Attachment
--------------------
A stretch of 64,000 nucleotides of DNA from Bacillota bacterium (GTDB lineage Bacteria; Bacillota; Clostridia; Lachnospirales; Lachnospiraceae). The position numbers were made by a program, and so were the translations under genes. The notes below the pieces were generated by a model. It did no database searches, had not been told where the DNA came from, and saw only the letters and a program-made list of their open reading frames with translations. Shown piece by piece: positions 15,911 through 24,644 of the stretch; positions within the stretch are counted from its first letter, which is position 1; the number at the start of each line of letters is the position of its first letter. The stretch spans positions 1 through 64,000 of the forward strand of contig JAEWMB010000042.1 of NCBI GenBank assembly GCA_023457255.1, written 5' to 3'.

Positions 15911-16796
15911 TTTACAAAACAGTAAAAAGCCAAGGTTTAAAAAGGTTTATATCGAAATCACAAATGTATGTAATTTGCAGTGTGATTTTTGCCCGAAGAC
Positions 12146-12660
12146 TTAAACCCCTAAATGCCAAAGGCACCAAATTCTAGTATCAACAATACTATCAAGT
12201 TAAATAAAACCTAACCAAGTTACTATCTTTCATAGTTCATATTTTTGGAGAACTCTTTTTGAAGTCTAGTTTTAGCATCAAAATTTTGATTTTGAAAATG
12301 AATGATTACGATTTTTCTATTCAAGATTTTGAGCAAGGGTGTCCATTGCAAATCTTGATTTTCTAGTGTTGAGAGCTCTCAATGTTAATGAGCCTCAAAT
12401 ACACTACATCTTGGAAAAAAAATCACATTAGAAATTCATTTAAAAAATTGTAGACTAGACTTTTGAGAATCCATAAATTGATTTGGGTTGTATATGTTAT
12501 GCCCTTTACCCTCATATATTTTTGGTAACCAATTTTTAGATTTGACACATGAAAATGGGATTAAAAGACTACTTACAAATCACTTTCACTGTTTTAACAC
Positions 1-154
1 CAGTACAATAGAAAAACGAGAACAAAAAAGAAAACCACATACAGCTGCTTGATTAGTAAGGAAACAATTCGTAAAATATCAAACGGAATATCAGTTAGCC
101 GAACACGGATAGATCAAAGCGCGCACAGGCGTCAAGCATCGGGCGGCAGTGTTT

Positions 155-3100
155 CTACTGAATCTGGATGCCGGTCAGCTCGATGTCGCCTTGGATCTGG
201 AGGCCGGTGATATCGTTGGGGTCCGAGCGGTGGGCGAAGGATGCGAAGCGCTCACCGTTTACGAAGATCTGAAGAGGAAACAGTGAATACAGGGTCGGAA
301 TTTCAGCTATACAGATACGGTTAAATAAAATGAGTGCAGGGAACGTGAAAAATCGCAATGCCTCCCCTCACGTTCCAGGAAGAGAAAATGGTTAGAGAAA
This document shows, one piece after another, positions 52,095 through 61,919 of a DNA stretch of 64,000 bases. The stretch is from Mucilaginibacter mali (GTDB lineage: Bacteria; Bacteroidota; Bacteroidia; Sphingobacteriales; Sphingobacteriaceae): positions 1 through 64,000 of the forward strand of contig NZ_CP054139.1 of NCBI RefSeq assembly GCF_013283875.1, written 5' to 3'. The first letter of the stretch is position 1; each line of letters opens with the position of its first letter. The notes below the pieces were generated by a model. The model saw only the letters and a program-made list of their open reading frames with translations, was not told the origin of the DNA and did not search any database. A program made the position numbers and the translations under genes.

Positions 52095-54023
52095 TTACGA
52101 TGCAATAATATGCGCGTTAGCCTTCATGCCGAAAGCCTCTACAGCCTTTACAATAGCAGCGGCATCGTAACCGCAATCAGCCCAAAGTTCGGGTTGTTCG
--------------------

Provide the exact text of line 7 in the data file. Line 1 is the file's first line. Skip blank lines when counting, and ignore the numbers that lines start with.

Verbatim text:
12301 AATGATTACGATTTTTCTATTCAAGATTTTGAGCAAGGGTGTCCATTGCAAATCTTGATTTTCTAGTGTTGAGAGCTCTCAATGTTAATGAGCCTCAAAT